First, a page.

A couple years ago, I got around to really looking at Lynd Ward's work. He was an American artist who created several graphic novels in the 1920s and '30s. (Yes, starting before the creation of actual comic books!) Ward was very clear, though, that his graphic novel work was inspired by the Flemish artist Frans Masereel. Masereel started his graphic novels over a decade before Ward. These works caught the eye of Vanity Fair's editor-in-chief, who published portions of them in the United States. These are likely where Ward would have first seen them.
The Sun, The Idea & Story Without Words: Three Graphic Novels. HOL! E! COW!
"The Sun" is basically a more modern version of the story of Icarus. "The Idea" follows the life and virality of an idea. And "Story Without Words" is a fairly straightforward love story. Each is abotu 60-80 pages long, and are all devoid of any text, relying exclusively on the illustrations to convey the tales. And that's what I'm super-impressed with.
I don't particularly care much for Masereel's actual illustration style here. Nothing wrong with it, certainly, but just not a personal preference. Although I am always impressed that people can work ANY level of detail into woodcuts, so that's worth looking at. But what I'm really struck by here is Masereel's storytelling ability. He does a phenomenal job conveying the action, one panel to the next. Not only the physical actions of people's movements or what-have-you, but the metaphorical actions as well. In none of the stories was I ever at a loss for exactly what Masereel was trying to convey at either the functional or symbolic levels.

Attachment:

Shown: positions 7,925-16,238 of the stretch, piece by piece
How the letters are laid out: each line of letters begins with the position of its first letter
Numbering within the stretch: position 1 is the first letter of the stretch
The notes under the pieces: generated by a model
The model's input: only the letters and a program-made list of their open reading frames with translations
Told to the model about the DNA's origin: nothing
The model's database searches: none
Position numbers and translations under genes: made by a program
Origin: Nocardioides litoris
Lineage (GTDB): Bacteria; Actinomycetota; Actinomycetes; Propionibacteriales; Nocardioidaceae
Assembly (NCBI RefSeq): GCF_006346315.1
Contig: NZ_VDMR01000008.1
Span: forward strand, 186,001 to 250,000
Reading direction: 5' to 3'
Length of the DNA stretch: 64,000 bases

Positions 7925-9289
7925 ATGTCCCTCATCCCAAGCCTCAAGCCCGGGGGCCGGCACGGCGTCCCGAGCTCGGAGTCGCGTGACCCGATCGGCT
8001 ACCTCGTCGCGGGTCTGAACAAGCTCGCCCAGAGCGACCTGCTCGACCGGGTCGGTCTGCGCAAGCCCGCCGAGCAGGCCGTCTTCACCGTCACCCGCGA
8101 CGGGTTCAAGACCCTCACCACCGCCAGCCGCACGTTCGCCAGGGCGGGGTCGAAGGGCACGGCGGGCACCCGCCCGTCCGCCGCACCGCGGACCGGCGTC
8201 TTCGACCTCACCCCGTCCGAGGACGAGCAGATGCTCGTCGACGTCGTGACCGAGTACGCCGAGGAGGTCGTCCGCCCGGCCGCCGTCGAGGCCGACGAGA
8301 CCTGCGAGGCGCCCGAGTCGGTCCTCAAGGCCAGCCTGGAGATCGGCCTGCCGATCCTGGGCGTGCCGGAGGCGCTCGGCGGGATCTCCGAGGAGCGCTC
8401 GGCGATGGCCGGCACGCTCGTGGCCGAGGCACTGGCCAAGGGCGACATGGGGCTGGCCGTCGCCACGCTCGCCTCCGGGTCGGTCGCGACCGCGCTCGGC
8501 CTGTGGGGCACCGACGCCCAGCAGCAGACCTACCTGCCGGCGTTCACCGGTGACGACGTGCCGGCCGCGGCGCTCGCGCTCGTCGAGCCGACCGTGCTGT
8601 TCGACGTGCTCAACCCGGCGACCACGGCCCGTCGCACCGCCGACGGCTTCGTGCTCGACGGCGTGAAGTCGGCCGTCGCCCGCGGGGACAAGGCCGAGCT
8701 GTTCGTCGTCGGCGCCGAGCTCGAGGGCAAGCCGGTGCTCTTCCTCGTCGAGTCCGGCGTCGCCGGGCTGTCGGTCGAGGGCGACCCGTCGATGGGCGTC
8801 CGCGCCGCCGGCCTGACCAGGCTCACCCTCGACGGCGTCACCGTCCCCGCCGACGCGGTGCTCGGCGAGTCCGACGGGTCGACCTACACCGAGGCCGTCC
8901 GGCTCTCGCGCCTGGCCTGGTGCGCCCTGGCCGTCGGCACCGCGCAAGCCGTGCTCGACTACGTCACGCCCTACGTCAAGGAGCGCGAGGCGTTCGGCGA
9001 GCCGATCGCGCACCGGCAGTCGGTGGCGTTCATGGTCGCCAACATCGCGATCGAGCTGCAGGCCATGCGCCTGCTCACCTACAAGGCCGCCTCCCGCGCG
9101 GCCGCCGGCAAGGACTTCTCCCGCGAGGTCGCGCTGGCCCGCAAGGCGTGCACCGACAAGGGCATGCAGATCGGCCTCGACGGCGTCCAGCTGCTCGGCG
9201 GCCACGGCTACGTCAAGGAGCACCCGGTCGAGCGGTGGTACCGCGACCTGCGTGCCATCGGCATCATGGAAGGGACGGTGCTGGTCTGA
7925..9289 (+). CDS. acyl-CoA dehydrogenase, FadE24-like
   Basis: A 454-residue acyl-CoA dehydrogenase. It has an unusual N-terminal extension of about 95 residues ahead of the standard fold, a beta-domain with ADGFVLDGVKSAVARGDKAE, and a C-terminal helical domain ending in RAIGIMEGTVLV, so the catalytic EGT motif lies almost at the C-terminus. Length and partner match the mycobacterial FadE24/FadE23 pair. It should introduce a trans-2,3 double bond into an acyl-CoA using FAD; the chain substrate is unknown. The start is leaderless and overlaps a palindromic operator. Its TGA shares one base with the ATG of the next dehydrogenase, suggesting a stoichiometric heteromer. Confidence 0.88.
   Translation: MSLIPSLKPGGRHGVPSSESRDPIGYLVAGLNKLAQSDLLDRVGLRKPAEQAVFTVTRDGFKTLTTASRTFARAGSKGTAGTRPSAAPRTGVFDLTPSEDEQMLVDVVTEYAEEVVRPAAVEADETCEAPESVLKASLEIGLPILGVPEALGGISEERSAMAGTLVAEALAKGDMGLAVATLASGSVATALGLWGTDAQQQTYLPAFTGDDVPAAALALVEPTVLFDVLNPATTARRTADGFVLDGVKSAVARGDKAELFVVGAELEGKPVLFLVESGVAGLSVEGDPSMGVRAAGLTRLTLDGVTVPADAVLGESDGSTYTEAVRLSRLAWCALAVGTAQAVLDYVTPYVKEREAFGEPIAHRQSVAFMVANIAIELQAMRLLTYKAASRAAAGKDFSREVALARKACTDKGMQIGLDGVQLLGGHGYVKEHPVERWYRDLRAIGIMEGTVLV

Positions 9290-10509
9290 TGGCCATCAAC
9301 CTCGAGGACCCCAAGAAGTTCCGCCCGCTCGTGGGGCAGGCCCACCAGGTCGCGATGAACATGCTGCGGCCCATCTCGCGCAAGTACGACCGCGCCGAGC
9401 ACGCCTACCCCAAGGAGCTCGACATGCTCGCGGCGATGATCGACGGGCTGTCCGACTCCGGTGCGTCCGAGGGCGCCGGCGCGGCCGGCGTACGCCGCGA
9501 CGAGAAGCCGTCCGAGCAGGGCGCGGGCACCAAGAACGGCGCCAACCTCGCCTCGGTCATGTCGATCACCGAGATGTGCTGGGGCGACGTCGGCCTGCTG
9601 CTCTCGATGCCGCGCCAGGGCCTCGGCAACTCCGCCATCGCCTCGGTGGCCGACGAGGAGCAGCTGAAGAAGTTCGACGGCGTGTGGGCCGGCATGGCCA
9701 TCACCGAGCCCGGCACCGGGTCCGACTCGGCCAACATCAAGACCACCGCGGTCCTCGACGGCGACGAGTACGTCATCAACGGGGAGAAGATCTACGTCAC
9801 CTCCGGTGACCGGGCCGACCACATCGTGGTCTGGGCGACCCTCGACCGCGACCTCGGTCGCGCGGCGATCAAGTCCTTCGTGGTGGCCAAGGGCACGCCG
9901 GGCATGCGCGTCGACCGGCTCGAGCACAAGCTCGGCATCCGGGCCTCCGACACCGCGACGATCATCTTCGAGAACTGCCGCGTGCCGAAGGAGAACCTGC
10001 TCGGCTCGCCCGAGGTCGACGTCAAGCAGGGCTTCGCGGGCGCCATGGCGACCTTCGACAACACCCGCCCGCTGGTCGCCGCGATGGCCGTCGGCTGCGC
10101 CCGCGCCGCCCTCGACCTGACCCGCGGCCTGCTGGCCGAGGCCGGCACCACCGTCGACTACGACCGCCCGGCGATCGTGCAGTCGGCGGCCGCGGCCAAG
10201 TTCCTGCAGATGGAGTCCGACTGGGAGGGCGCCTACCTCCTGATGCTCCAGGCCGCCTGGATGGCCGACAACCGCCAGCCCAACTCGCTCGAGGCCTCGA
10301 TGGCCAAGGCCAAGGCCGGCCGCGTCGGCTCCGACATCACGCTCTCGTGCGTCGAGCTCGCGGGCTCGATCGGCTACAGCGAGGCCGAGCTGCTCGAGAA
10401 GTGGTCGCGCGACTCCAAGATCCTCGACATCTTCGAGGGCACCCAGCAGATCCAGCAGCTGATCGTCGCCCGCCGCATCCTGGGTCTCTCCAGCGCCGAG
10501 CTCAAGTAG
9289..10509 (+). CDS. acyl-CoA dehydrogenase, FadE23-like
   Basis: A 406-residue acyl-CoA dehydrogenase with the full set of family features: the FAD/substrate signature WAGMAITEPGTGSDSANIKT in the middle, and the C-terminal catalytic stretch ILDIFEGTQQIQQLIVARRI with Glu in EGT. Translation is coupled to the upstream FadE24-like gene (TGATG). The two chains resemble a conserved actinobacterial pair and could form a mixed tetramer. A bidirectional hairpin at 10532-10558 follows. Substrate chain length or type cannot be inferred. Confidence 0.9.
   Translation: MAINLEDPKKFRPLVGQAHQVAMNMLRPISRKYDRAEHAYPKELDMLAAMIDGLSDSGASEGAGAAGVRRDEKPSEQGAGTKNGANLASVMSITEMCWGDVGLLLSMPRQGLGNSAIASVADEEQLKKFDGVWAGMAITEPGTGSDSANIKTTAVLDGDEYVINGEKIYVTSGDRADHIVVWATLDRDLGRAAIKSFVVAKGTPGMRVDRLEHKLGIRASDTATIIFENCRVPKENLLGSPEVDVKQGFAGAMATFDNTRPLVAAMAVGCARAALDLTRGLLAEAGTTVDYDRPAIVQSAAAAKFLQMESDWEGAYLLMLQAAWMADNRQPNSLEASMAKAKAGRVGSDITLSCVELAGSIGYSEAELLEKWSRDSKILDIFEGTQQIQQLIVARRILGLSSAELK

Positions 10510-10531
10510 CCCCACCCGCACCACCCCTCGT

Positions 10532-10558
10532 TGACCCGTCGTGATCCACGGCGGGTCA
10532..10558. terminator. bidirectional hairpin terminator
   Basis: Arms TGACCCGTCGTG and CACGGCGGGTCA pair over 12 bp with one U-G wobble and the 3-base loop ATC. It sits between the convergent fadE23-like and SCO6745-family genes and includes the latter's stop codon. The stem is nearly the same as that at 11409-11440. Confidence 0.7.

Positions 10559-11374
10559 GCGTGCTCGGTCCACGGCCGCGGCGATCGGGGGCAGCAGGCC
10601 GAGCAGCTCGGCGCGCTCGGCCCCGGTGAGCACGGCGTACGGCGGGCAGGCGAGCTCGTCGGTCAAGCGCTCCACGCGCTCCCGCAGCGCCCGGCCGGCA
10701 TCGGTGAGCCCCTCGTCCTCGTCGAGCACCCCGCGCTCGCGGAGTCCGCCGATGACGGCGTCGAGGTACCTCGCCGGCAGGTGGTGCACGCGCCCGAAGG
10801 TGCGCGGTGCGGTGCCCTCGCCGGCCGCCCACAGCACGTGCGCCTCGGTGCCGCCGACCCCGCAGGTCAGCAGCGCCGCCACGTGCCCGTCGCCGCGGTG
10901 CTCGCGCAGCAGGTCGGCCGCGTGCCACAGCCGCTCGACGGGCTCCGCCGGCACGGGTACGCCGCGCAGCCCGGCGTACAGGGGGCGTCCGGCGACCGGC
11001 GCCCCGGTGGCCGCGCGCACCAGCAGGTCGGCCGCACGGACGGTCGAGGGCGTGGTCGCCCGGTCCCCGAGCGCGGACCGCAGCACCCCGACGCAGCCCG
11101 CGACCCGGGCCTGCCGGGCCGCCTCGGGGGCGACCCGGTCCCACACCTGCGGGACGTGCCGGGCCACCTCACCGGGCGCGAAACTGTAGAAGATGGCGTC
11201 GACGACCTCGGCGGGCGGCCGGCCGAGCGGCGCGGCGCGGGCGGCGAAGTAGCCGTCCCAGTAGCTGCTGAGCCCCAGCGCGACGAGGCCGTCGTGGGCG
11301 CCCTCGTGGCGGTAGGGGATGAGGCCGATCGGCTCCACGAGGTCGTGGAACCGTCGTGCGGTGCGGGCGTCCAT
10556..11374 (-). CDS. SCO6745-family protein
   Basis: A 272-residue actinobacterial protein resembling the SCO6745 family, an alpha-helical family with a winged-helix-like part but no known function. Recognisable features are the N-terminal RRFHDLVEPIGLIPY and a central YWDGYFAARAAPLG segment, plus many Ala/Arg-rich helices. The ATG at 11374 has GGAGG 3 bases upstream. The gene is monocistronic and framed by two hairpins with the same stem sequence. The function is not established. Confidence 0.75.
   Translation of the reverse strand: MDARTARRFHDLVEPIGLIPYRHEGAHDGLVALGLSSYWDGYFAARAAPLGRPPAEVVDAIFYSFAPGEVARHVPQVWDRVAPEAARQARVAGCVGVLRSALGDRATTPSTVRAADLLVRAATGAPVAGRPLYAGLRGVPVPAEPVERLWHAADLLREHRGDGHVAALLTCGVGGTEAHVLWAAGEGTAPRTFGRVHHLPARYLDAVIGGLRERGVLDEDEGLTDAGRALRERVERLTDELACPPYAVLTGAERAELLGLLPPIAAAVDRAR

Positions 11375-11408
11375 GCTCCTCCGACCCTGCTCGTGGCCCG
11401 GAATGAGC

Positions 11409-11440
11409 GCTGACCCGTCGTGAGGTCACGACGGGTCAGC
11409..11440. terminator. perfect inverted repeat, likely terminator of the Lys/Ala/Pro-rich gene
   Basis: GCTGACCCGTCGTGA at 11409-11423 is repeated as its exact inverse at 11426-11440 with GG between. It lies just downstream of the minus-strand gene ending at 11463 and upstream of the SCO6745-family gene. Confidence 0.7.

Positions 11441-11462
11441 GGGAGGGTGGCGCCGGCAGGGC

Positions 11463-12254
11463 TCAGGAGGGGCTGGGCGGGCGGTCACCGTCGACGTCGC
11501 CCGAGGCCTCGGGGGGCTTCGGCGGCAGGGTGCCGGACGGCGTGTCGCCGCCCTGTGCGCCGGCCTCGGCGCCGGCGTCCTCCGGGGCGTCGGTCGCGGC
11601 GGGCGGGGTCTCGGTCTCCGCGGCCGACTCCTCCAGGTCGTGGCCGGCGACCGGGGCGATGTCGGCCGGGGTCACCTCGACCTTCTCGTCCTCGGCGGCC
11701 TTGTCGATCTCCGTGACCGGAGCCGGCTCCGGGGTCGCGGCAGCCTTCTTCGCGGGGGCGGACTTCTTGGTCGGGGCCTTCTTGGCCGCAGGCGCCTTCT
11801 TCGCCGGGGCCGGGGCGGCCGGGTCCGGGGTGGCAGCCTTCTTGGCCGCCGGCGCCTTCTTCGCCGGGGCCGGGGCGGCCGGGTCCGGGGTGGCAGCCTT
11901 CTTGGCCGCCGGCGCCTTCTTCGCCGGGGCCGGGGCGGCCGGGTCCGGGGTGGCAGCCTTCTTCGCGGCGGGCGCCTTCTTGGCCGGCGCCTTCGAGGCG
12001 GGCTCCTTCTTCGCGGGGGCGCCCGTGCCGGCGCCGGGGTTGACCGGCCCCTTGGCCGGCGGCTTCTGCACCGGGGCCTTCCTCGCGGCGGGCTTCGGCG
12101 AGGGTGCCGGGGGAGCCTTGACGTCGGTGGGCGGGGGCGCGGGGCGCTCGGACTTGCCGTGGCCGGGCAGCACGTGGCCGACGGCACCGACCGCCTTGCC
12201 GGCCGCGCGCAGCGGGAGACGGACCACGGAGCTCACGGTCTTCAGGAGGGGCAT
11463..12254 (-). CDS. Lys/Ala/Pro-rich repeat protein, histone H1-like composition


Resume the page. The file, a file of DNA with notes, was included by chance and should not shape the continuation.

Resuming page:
And it's not like Masereel had much in the way of prior examples. His work predates Buck Rogers, Little Orphan Annie, Popeye, Gasoline Alley and any number of other comics. He wasn't entirely working in vacuum, of course, but I doubt many American comic strips got translated and shipped overseas and approximate contemporaries like Hergé would still be another decade or so before their work started getting published. So Masereel had to create a lot of the ideas himself.
Even more interesting, I found "The Idea" in particular still quite relevant and poignant. It clearly still has hallmarks of the early 20th century, most notably in the specific instances of media outlets (snail mail, old school printing presses, etc.) but the work is a bit heavier on symbolism anyway. In fact, the Idea noted in the title is actually depicted as a (usually) nude woman, so that a man photographs her with a daguerreotype camera instead of an iPhone is rather immaterial. The Idea character is only an avatar for an abstract concept anyway, so it's not a leap to assume the actual envelope the artist originally puts her in is a physical manifestation of the email icon on your desktop.
I linked to the edition I picked up, but I'm sure any version you might come across would be worthwhile. Definitely a fascinating aspect of comic history that deserves wider recognition.